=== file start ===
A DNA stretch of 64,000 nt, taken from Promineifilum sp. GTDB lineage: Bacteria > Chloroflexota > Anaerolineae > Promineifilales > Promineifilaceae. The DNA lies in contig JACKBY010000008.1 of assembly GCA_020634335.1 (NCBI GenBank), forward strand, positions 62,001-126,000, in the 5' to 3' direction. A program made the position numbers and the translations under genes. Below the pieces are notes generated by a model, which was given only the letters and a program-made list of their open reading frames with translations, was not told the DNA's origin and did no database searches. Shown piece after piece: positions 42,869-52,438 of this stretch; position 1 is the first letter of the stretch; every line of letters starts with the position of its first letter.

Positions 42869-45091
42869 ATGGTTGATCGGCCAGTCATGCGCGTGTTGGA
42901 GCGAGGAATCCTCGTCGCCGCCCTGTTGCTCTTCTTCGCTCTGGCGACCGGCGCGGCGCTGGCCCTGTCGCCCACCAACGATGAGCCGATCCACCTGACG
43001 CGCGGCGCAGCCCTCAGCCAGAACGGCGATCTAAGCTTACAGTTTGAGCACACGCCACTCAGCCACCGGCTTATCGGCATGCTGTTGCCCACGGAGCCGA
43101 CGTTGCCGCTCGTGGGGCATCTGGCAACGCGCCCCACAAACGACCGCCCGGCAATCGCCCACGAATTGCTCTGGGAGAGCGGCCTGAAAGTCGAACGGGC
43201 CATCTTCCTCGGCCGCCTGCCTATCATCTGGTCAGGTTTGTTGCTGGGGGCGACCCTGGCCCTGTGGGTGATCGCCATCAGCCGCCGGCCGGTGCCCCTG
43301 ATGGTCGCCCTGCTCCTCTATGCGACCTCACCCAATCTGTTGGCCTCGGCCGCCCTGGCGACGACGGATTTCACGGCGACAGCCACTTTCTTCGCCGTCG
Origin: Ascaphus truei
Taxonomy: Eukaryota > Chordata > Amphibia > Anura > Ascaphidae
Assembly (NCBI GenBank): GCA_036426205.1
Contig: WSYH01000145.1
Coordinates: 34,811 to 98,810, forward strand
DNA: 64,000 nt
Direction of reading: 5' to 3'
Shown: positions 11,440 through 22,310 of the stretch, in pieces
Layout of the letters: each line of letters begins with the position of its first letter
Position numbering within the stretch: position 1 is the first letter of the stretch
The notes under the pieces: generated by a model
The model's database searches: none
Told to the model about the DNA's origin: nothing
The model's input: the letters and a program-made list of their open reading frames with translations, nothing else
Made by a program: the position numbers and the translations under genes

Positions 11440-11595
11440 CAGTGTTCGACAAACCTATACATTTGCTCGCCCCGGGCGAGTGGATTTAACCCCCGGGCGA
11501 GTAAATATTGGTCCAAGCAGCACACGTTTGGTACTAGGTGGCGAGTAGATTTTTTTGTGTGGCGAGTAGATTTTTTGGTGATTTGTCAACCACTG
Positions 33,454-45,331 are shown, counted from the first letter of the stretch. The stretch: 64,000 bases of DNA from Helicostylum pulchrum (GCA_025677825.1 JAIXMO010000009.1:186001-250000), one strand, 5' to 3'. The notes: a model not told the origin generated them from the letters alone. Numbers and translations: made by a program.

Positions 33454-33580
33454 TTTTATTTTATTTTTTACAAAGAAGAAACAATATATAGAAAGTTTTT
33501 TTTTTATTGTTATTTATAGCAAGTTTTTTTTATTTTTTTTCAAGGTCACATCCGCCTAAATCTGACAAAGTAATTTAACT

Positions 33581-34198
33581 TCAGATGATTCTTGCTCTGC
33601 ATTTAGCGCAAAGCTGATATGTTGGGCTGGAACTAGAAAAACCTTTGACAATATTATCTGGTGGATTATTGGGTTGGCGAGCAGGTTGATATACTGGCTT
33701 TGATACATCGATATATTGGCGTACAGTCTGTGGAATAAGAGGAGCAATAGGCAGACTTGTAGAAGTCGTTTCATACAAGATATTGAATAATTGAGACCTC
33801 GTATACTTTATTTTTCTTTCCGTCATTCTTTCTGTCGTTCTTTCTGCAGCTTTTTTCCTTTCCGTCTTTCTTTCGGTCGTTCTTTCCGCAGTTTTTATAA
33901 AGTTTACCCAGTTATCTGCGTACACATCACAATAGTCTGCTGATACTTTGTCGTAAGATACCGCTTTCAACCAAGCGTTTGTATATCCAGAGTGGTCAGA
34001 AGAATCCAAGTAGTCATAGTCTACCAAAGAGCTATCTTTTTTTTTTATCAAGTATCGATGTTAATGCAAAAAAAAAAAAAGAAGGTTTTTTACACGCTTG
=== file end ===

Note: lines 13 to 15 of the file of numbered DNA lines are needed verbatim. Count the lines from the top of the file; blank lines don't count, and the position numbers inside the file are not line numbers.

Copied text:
Coordinates: 34,811 to 98,810, forward strand
DNA: 64,000 nt
Direction of reading: 5' to 3'